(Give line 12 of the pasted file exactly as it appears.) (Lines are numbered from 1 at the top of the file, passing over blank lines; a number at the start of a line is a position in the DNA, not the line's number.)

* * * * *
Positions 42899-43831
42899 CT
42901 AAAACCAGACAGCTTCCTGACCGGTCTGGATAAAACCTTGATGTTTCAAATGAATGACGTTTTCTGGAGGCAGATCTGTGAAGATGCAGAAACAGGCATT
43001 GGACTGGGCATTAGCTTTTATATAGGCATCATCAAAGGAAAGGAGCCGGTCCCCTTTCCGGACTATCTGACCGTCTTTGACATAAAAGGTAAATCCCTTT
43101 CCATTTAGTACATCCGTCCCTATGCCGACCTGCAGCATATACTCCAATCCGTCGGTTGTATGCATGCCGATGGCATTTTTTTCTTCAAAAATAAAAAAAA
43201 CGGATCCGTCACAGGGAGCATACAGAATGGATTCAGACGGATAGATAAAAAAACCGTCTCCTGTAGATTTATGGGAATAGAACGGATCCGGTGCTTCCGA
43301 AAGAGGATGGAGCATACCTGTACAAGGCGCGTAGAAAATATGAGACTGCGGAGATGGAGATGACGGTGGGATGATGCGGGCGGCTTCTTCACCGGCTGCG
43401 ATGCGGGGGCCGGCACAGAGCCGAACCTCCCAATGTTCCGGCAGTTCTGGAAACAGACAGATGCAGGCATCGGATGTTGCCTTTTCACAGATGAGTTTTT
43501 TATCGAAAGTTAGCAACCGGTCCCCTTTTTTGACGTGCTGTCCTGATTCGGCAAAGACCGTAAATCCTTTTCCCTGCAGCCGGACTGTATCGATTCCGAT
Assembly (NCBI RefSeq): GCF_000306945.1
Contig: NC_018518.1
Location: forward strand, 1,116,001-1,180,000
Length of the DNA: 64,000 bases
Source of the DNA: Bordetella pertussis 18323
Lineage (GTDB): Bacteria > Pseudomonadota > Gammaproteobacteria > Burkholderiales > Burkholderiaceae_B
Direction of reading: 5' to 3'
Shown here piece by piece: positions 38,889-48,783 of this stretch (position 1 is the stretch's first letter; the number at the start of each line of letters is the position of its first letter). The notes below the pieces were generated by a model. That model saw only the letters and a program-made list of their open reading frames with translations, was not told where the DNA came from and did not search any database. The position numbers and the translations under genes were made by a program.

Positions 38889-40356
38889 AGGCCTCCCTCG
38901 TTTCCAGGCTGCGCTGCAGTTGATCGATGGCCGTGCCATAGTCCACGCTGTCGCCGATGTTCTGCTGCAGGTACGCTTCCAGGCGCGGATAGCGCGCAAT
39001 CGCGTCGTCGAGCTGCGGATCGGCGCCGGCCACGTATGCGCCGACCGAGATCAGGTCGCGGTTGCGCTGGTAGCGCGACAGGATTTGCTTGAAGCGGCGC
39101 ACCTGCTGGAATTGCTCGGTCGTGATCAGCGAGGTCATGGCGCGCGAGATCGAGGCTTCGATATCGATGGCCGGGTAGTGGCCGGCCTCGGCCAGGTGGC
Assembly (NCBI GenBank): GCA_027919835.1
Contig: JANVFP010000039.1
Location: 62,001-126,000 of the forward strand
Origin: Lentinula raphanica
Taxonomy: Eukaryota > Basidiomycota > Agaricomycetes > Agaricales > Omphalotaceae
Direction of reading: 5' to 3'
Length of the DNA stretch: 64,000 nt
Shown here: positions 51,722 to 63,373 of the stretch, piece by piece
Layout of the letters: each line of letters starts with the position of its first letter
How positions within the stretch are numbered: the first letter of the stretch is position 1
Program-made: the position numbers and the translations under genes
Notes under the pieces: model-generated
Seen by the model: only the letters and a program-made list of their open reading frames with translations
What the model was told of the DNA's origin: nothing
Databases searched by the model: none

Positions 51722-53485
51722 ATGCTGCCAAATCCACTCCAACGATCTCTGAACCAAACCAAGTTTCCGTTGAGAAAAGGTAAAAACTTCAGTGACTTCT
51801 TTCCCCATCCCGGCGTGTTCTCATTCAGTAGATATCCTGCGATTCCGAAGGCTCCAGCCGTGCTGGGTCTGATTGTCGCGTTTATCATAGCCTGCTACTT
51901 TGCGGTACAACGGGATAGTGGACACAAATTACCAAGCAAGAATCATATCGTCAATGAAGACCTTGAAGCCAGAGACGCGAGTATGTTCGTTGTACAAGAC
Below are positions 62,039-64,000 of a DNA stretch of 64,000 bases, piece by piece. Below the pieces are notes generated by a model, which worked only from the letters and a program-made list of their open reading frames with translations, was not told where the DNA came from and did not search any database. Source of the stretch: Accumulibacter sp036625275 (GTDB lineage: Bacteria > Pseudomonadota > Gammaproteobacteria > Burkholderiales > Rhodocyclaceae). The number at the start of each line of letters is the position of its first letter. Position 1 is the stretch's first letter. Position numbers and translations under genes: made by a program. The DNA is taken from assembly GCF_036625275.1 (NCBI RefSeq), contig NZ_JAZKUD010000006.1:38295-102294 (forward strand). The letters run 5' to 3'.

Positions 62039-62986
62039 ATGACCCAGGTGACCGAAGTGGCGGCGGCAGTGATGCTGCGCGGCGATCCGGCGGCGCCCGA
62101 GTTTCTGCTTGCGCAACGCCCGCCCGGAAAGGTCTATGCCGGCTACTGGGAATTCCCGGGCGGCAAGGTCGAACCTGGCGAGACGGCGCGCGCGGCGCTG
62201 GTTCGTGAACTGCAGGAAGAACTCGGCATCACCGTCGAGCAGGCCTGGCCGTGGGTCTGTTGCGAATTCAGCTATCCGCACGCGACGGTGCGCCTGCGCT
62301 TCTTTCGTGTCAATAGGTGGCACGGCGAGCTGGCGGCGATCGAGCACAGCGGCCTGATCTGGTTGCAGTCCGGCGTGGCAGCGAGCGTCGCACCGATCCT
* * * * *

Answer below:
Location: forward strand, 1,116,001-1,180,000